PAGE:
2012 Acura ILX LED Tail Light Conversion

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  1. #1
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    2012 Acura ILX LED Tail Light Conversion

    Found this and just want to share



    In this case I'm using true phillips superflux lumileds as my LED's. They're nice because the package allows you to get nice, easy, consistent mounting and heat isn't an issue with these guys (unlike with the higher power LED's, 300 mah and up). These LED's are commonly used in automotive applications. I will be running the following configuration:
    Turn signals: 40 LED's per side
    Brake Lights: 32 LED's per side
    Running Lights: 16 LED's per side running at very low current

    I have only gotten the turn signals in so far. I didn't have the right resistors on hand so everything got put back together with only the turn signals in.

    Build Arrays:


    Here is the brake and running light array



    The back side, note that all the solder helps act as a heat sink for the LEDs


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  3. #2
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    With the plastic piece I built for out front of the LED's. This piece was going to be used to house a diffuser for the LED's, but the material I had on hand (a cut-up traffic triangle) was restricting output too much. Turns out this piece still did a great job of acting as a mounting plate for the LED circuit board.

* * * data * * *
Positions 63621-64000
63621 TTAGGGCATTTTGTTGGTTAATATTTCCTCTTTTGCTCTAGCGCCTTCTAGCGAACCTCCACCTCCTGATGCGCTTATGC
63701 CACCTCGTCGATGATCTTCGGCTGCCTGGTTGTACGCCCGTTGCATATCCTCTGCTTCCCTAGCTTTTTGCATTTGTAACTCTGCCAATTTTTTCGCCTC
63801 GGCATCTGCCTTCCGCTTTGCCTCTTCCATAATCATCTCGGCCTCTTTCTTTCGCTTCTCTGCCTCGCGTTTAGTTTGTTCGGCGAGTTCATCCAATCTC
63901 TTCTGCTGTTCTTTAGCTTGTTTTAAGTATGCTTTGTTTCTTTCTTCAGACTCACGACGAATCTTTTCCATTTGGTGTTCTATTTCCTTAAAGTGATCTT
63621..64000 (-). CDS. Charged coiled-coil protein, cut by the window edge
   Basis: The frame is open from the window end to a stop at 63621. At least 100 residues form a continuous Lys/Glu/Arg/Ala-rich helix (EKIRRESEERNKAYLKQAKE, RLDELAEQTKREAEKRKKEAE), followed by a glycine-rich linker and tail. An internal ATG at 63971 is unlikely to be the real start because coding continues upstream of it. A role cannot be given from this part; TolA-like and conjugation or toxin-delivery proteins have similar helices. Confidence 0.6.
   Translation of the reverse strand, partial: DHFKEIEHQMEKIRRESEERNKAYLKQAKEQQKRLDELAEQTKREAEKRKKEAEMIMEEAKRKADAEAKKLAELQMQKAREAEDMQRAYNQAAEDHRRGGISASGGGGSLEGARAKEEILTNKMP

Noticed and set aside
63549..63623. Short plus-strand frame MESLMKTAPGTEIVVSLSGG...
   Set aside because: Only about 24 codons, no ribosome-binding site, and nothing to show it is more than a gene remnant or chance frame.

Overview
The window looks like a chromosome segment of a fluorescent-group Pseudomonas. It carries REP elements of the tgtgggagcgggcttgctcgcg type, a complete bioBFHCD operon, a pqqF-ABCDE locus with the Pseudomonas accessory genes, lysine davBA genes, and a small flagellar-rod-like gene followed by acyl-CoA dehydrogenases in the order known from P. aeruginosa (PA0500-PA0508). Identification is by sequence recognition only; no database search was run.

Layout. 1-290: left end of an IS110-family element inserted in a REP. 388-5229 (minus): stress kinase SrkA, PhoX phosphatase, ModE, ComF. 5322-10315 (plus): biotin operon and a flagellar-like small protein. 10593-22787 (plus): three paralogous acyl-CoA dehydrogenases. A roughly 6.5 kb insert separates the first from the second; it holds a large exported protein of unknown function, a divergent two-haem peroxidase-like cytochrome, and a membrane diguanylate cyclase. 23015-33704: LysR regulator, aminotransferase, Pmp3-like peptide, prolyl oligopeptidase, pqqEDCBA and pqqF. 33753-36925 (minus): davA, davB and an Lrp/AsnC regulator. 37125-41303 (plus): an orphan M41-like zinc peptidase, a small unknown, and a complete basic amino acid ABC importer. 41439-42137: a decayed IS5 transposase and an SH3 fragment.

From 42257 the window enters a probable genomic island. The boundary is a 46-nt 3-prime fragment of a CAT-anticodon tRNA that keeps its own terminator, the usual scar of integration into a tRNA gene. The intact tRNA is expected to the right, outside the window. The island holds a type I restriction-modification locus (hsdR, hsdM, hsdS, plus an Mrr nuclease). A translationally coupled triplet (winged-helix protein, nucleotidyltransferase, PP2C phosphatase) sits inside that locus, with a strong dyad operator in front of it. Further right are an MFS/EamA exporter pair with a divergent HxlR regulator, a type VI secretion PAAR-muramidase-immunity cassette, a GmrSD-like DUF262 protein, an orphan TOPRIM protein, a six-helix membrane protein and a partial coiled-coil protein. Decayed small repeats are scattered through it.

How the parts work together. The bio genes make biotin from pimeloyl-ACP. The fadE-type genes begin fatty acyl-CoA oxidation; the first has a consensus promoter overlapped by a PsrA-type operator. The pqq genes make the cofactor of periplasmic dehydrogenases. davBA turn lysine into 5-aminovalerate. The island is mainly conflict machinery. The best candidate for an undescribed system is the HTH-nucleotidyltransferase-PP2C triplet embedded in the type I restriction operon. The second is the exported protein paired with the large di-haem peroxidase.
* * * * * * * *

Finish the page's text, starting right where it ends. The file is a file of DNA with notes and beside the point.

I would have used more LED's for the brake lights but since the light assembly is sealed and I had to cut a hole into it, I was quite restricted by what I could get into the housing.



    My calculations for LED power and resistances. This is for the turn signals only. Note that each LED is operating at 60 mah. There is a series resistor on the LED array to control power through the LEDs. There is also a parallel resistor (i actually used 2 to distribute the 13W of power to waste across 2 10W resistors) across the whole unit to ensure that the total wattage is close to the 21W bulb that came out of there originally.



    Cut a giant hole in your taillight assembly. This is where things got a little hairy. I used a drill press and a skill saw to make the hole (dremel tool doesn't work and the mini hack saw method was painfully slow). Note that you will get a lot of debris into the taillight housing. Also note that it is impossible to get all of it out. I spent a few hours with an air compressor and vacuum and there's still some dust and debris in there. Once you have a hole, just glue everything into place (i used the amazing goop glue, it's great stuff).





    To ensure that the light gets properly re-sealed, I used the existing sealing connector and soldered the leads on to the contacts that the bulb used to hook up to. Then I used a large piece of plastic and gooped it to the assembly to seal the giant hole I had just made.



    End result, looks pretty good!

  4. #3
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    Just the LEDs on (it looks better in person than the pictures lead you to believe).



    LED + brakelight.



    From behind, photobucket really drops the quality on these pics . . .